Here’s What to Do When You Can’t Forgive

Yesterday, during a break from the nonstop snowstorms here in the Northeast, I strapped on snowshoes and went outside for a walk. As I trudged through the powdery, fresh snow, I made a spontaneous decision to dedicate my walk to forgiveness. 

Turns out, I have a lot of work to do when it comes to forgiving others. I fancy myself a fairly loving and compassionate woman. If you were to ask me about holding grudges, I'd tell you that I'm someone who lets things go. But the truth is I'd be lying. 

Who we think we are is often quite different from who we really are.  At least that's what I discovered on my trek through the woods. As I made my way up and down the hills in my neighborhood, the number of people I needed to forgive surprised me.  

When someone did come to mind, I repeated the following words, out loud, like a prayer: I forgive you _______.  I bless you and I let you go. 

For more than an hour I continued this practice, step-by-snowy-step.  Someone came to mind, I repeated the prayer, someone else came to mind, I repeated the prayer, the same person came to mind again, and I repeated the prayer over and over again. By the end of my walk, I came face-to-face with what I like to forget when my ego gets wrapped up in the pain of the past: 

My angry thoughts are what hurt me now, not the people from my past. Investing my energy in painful memories is what keeps the chips on my shoulder firmly in place.  

I'm the one fostering feelings of resentment and bitterness with my hostile thoughts .I love the idea of forgiveness.  I'd love nothing more than to think about someone, say a prayer, and be done with the past for good. But life doesn't work that way.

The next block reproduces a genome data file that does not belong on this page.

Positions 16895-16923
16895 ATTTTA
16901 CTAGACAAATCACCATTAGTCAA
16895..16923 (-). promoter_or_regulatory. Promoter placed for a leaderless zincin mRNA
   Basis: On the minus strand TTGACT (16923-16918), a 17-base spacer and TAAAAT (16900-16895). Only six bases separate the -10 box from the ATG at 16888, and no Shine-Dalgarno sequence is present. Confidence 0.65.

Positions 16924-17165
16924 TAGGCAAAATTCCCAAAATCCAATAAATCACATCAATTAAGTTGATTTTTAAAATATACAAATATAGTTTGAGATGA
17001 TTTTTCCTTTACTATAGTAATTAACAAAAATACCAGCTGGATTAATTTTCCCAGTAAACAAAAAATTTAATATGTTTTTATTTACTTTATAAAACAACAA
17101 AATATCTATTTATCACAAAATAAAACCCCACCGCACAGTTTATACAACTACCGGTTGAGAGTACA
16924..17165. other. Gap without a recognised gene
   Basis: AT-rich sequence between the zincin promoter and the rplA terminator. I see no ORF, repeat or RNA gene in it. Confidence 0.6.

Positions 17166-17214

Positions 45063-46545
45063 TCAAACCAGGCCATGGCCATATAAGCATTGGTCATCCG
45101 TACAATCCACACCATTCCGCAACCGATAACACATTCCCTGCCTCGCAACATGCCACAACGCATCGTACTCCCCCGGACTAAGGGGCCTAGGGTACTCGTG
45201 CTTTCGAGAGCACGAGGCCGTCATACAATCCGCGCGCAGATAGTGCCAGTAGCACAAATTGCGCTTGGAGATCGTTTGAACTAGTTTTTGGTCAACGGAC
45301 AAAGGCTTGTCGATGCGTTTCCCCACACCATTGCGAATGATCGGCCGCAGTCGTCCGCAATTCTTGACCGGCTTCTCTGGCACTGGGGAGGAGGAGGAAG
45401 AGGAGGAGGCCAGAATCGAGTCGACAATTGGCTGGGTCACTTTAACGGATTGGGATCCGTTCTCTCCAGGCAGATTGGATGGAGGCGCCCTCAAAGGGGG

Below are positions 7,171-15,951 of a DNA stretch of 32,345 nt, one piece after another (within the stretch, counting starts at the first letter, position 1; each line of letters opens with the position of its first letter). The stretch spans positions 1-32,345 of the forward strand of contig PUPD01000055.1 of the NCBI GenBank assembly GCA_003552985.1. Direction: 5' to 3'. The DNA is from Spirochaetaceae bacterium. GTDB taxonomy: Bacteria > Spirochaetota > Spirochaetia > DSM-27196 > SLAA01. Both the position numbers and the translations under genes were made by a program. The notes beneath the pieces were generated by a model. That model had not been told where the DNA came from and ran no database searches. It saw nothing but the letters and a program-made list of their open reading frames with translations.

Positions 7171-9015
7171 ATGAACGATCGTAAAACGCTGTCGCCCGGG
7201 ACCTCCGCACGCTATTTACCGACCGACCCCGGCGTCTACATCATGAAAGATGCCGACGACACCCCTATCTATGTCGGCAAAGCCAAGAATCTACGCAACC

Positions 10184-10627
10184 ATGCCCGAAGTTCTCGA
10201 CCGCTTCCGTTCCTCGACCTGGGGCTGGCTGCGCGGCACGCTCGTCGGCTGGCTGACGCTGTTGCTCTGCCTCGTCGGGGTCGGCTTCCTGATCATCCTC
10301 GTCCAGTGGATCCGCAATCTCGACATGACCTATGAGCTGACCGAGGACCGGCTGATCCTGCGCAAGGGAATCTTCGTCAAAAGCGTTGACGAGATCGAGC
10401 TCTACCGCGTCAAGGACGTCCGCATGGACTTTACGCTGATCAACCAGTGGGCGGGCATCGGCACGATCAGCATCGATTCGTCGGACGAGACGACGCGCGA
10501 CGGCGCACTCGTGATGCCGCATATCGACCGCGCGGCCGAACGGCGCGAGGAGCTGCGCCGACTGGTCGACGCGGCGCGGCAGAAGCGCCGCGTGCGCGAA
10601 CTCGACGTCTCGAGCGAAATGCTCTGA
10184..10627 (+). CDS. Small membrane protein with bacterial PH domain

Healing comes before forgiveness. Understanding and compassion are conditions of release. Spiritual vision is what's needed to see beyond the smallness of my humanity. 

Every now and then I catch a glimpse of life on the other side of forgiveness - a brief, enlightened moment when a small voice beneath my righteous mind tells me that love really is the answer and that hurt people hurt people because of pain, not because of some perverse pleasure.  

I'd like to trust that voice more and I'm open to learning how. In the meantime, I'm grateful for my desire to forgive. It's a good first step. And, given what my little date with forgiveness taught me about how far I still need to go, I guess I'll begin with me...

Feel free to use this affirmation, too:

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When you forget that we humans are inherently good, this is the perfect video to watch. The innocence of a child is a powerful reminder of the pure place where it all begins.  Check out the video here. Thanks, Kim!



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Cheryl Richardson

Cheryl Richardson is the author of The New York Times bestselling books, Take Time for Your Life, Life Makeovers, Stand Up for Your Life, The Unmistakable Touch of Grace and her new book The Art of Extreme Self Care. She was the first president of the International Coach Federation and holds one of their first Master Certified Coach credentials.

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